Outdoor Advent Day 19

A very autumnal corner of the wood, with a leaf strewn path leading away through the trees to the right. The ground to the sides of the path is green as well as as russet orange thanks to the ivy  and ground plants mixed with the leaves. Most of the trees are bare but a few have yellow gold leaves clinging on.

I believe that the great stretches of forest in northern Europe, with their constant seasonal changes, their restricted views, their astonishing biological diversity, their secret gifts and perils and the knowledge that you have to go through them to get to anywhere else, created the themes and ethics of the fairytales we know best. There are secrets, hidden identities, cunning disguises; there are rhythms of change like the changes of the seasons; there are characters, both human and animal, whose assistance can be earned or spurned; and there is – over and over again – the journey or quest, which leads first to knowledge and then to happiness. The forest is the place of trial in fairy stories, both dangerous and exciting. Coming to terms with the forest, surviving its terrors, utilising its gifts and gaining its help is the way to ‘happy ever after’.

– From Gossip from the Forest by Sara Maitland.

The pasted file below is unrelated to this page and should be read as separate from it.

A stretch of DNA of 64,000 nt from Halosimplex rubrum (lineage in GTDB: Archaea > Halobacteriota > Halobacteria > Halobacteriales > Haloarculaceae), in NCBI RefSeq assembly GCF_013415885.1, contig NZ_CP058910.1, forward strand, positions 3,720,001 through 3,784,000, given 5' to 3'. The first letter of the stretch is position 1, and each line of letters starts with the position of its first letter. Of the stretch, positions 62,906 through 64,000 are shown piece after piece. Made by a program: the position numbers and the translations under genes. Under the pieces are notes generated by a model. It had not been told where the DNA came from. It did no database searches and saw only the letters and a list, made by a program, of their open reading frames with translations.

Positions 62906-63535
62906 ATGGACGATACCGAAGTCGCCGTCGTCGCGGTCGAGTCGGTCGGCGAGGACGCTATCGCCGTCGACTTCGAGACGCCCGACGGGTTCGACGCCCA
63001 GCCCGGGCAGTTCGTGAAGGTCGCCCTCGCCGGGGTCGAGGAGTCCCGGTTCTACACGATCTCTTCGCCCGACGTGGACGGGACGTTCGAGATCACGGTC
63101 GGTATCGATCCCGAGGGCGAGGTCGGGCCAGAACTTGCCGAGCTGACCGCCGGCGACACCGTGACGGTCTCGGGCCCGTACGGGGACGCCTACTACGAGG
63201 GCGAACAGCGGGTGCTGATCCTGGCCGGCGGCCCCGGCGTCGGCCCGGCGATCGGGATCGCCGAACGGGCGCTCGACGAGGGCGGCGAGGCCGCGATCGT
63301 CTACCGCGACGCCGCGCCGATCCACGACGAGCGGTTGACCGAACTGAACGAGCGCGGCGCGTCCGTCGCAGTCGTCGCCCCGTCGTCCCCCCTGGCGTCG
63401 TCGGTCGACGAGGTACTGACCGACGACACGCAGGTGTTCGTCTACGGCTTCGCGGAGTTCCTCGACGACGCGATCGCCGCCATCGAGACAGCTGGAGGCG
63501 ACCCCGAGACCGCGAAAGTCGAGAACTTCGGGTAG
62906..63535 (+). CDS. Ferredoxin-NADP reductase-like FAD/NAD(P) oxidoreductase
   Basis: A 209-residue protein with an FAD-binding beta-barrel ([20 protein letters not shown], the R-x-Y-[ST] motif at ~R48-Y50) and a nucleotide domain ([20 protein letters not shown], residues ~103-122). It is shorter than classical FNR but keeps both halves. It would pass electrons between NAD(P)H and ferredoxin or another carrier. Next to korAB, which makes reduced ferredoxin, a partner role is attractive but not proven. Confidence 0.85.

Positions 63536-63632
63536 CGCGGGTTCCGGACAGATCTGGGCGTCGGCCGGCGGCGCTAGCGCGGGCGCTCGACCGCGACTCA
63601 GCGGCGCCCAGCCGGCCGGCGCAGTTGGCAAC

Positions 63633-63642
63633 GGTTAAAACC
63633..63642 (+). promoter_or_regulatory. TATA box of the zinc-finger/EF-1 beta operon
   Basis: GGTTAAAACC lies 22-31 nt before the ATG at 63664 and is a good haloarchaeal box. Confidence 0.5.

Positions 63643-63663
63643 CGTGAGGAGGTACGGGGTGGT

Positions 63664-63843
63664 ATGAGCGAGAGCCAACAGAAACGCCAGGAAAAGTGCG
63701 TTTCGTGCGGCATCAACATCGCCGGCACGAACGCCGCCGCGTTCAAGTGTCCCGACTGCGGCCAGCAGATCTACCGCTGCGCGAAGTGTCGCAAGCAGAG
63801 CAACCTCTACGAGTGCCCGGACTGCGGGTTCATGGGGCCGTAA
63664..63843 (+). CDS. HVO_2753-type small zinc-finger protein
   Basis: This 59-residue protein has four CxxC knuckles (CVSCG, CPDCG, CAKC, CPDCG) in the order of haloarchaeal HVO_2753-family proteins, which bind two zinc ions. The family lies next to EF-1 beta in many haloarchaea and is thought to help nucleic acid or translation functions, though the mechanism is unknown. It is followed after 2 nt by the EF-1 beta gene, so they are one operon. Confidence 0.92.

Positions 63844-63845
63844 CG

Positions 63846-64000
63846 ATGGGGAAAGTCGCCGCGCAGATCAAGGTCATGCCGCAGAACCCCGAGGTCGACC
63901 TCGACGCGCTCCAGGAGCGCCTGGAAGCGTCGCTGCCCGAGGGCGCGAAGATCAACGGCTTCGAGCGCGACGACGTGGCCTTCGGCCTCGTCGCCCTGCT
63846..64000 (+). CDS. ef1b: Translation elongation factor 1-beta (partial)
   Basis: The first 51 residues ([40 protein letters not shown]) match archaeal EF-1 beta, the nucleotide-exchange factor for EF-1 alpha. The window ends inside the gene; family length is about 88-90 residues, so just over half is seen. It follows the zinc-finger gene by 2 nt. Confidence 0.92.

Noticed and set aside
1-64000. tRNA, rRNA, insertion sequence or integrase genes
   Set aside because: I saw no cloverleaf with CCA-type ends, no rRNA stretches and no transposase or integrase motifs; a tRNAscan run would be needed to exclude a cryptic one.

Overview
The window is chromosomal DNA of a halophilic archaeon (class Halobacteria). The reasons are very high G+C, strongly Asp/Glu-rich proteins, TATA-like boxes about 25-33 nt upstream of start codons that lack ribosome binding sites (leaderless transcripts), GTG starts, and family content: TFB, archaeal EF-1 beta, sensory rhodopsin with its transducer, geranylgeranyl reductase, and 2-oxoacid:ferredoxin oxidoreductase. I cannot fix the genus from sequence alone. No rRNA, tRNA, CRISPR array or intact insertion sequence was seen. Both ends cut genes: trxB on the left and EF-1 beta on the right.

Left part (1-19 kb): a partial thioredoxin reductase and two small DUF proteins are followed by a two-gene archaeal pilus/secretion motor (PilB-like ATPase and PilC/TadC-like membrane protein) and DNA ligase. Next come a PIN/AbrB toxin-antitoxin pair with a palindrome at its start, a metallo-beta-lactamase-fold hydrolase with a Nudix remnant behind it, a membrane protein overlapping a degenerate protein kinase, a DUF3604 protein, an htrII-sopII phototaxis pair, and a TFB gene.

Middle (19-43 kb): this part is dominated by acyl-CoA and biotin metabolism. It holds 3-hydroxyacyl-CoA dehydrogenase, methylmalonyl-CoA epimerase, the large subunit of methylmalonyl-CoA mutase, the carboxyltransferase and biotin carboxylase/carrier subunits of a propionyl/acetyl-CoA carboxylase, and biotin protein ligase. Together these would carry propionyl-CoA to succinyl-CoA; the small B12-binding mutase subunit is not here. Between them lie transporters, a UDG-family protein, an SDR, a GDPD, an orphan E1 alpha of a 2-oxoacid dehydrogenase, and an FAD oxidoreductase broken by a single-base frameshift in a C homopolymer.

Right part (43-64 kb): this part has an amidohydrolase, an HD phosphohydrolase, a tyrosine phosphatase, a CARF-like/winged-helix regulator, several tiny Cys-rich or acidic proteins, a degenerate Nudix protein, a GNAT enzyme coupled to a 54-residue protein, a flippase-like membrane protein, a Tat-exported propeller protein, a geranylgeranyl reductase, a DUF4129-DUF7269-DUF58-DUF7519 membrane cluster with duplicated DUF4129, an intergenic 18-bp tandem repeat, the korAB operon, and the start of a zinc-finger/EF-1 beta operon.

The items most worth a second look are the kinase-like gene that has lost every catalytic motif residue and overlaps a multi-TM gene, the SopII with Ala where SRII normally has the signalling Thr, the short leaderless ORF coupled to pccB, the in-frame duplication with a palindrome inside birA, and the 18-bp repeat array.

To me all woods are the wild woods of folklore because, as Sara says above, becoming familiar with them increases my understanding of the tales we’ve been telling each other for millennia. I try to walk in woodland as often as I can because not only does the simple act of walking help keep me sane and physically functional but wandering along the paths through the trees, and sometimes off them if something catches my eye, helps me to shape my thoughts and the stories I write in a way nothing else does.

It isn’t just being in rural, natural spaces that I need, it’s specifically being surrounded by oak and ash and thorn* growing on land that has never known anything else which puts me into the sort of mental space that I find more and more necessary to my wellbeing and storytelling. I could not explain why this is the case if my life depended on it but that makes it no less true.

I am a woods-woman, through and though, and I now order my life accordingly.


*and many other different types of tree, obviously. It’s just that the phrase “oak and ash and thorn” holds so much meaning in so few words I couldn’t pass up the opportunity to use it.

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